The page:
Upstream oxygen sensors monitor the fuel-to-air mixture in the exhaust gases of a vehicle prior to the catalytic converter and send a signal to the vehicle's onboard computer to adjust the mixture if it is too lean or too rich. The device has a platinum-coated bulb that reacts with oxygen to produce electricity that provides the signal to the computer.
The oxygen sensor must be hot to work correctly. Early generation units were dependent on the vehicle exhaust gases for heat, but later models include an electrical heating element to bring them to the required operating temperature quickly. With the older units, the lack of a signal when the engine was cold prevented the computer from making necessary adjustments. As a result, cars tended to be less efficient when the driver first started the engine.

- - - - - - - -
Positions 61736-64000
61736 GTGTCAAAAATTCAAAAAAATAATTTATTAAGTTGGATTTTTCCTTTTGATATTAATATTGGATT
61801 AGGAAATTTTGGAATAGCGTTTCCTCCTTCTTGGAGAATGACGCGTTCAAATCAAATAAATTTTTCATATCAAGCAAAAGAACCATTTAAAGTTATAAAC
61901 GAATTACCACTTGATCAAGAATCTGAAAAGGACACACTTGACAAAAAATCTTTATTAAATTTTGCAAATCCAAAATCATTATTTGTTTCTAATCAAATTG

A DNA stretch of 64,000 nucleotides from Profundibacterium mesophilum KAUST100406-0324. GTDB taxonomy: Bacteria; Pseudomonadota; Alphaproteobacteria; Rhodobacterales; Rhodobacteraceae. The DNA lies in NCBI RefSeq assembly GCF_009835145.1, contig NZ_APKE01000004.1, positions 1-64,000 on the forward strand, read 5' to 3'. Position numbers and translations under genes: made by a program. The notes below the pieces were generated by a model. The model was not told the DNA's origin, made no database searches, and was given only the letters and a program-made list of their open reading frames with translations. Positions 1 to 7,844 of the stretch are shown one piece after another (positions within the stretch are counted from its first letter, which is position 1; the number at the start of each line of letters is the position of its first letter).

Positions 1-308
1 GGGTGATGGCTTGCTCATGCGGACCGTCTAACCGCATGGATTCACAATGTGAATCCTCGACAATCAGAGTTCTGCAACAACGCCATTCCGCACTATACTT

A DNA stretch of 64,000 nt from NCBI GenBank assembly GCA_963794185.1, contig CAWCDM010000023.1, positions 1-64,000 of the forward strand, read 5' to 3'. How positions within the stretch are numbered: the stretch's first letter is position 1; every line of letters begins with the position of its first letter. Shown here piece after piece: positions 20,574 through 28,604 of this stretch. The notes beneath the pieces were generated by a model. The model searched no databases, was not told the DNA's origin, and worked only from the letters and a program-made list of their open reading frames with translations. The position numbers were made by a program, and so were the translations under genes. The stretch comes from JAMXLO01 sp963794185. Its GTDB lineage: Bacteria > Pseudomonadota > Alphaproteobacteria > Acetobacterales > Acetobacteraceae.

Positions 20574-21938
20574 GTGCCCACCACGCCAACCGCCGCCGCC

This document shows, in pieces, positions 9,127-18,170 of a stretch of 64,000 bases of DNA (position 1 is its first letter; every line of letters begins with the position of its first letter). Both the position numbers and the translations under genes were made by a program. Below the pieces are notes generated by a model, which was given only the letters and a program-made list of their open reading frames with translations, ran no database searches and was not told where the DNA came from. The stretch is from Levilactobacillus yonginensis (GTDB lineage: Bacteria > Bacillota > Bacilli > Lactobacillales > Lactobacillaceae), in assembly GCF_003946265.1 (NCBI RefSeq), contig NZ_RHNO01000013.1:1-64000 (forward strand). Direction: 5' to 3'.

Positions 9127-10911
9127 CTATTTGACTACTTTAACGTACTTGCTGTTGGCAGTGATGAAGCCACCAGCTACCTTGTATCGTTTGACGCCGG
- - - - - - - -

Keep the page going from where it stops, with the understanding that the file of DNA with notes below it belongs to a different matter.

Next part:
Oxygen sensors compare the fuel mix to the oxygen in the atmosphere. At the ideal fuel-to-oxygen ratio of 14.7 to 1, the sensor produces approximately 0.45 volts of electricity. When the ratio is rich, there is little unburned oxygen and the sensor produces 0.9 volts. If it is operating with lean conditions, the electrical production drops to 0.2 volts. The computer makes continual adjustments to keep the ratio at the ideal mix.